While Dino was speaking about how he experiences this smallness, he also asked for more space.  This is a good question.  We live in a time when space and time are more and more restricted.  We spend so much time running and we find less and less space: not only to park our cars, but also places to meet one another; not only less free time, but also time to stop and find ourselves.  There is a great need for time and space that is more human.  Based on what I know, throughout its history, the Bambino Gesù hospital has developed in response to many needs that have been identified; they opened new offices and some services have been relocated in order to be able to offer new spaces to accommodate patients, families and research.  This history must be remembered; it is the best prerequisite for the future!  In spite of tight spaces, horizons have been expanded: the Bambino Gesù has not remained constrained to its original purposes, but has created new spaces and many projects, even far away, on other continents.  This tells us that quality of care is not dependent only on logical aspects, but spaces for the heart.  We must enlarge the spaces of our hearts: then Providence will lead us to also think about concrete spaces!

On the other hand, Luca, you asked what should be the trademark of the Bambino Gesù, other than its professional ability, which is certainly invaluable.  To a young Christian who, like Luca, after having completed his studies is looking at the world of work - which must be open to young people, not only to the markets - I would recommend two ingredients.  The first is that you keep your dreams alive.  Dreams will never anesthetize us, in this case, anesthesia is prohibited!  God himself speaks through dreams - we hear one such account in Sunday's gospel; but above all, he invites us to realize great dreams, even difficult ones.  He urges us to not be content only to do good, but to never grow tired of the desire to participate in large plans.  It makes me happy to think that God himself has dreams, even now, for each one of us.  A life without dreams is not worthy of God, a life that has grown tired and resigned - where people are content and live without enthusiasm - is not Christian.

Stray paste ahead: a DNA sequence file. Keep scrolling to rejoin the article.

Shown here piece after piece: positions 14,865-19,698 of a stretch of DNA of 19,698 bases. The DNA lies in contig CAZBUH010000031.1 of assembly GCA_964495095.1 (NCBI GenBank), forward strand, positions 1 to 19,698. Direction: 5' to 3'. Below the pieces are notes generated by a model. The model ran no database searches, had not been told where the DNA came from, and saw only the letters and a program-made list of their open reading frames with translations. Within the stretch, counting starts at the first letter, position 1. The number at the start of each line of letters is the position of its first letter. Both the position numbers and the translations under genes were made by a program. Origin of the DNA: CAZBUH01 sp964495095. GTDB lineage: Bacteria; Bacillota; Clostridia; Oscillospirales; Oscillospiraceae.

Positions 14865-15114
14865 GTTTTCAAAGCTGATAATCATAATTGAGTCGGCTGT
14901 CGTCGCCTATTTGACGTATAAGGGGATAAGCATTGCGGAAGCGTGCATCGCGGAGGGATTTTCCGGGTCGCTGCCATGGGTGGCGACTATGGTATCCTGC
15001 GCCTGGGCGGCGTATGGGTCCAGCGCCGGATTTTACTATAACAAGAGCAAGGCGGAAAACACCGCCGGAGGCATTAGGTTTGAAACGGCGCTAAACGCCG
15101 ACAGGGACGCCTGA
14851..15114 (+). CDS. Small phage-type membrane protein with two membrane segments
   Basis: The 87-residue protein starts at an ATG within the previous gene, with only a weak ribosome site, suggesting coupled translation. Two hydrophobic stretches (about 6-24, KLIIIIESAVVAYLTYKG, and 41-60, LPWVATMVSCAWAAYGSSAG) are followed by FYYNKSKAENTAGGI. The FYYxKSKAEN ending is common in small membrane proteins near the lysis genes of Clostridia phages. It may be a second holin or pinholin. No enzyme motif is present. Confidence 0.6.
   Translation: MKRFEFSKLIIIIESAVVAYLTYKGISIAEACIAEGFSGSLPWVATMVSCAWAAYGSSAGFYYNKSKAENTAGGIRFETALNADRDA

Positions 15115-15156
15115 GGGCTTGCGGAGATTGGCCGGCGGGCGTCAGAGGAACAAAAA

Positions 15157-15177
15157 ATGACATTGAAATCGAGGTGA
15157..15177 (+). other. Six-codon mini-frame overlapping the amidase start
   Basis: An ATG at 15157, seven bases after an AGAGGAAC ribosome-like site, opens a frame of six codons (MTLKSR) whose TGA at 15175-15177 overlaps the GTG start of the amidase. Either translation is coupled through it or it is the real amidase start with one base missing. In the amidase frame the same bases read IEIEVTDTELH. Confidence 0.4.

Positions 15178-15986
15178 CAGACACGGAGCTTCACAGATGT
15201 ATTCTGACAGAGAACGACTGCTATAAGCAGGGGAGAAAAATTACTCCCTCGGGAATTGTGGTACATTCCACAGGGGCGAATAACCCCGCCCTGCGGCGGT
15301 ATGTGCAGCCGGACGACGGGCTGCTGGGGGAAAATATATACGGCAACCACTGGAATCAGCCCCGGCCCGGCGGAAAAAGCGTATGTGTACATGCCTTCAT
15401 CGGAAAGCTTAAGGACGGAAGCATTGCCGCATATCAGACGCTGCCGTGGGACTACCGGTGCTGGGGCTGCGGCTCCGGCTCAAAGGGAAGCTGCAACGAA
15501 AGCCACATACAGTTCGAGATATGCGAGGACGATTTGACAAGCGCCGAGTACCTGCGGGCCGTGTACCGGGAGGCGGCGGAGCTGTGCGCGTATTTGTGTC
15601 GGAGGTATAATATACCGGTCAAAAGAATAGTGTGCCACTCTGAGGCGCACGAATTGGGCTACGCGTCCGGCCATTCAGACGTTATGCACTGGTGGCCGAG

I would also add a second ingredient, in addition to dreams: the gift.  Serena, you told us about the strength of the giver.  After all, we can live while following two different objectives: with the primary objective of either having or giving.  We can work mainly at thinking about giving, or seeking to give the best of ourselves for the good of others.  Then our work, despite all the difficulties, will become a contribution to the common good, sometimes even a mission.  And we are left still facing a dilemma: on one hand, to do something that will serve my own interests, my own success, my need to be recognized; or on the other hand, following the mandate to serve, to give, to love.  Often, the two are mixed, they go together, but it is always important to recognize which comes first.  Every morning we can say: now, I must go there, do that work, meet those people, face those problems; but I want to live this day as the Lord would have me live it; not as a burden - that can weigh down other people who I have to endure - but as a gift.  It's my turn to do something good, to help Jesus, to bear witness not with words but with my work.  Every day, we can go out of our houses with our hearts a bit closed in on ourselves, or with our hearts open, ready to encounter others and to give.  It is much more joyous to give with an open heart than to do so with a closed heart!  Do you agree?  I wish you all a joy-filled Christmas, I hope that you will live it with open hearts, and that you will maintain this joyous family spirit, and thank you very much.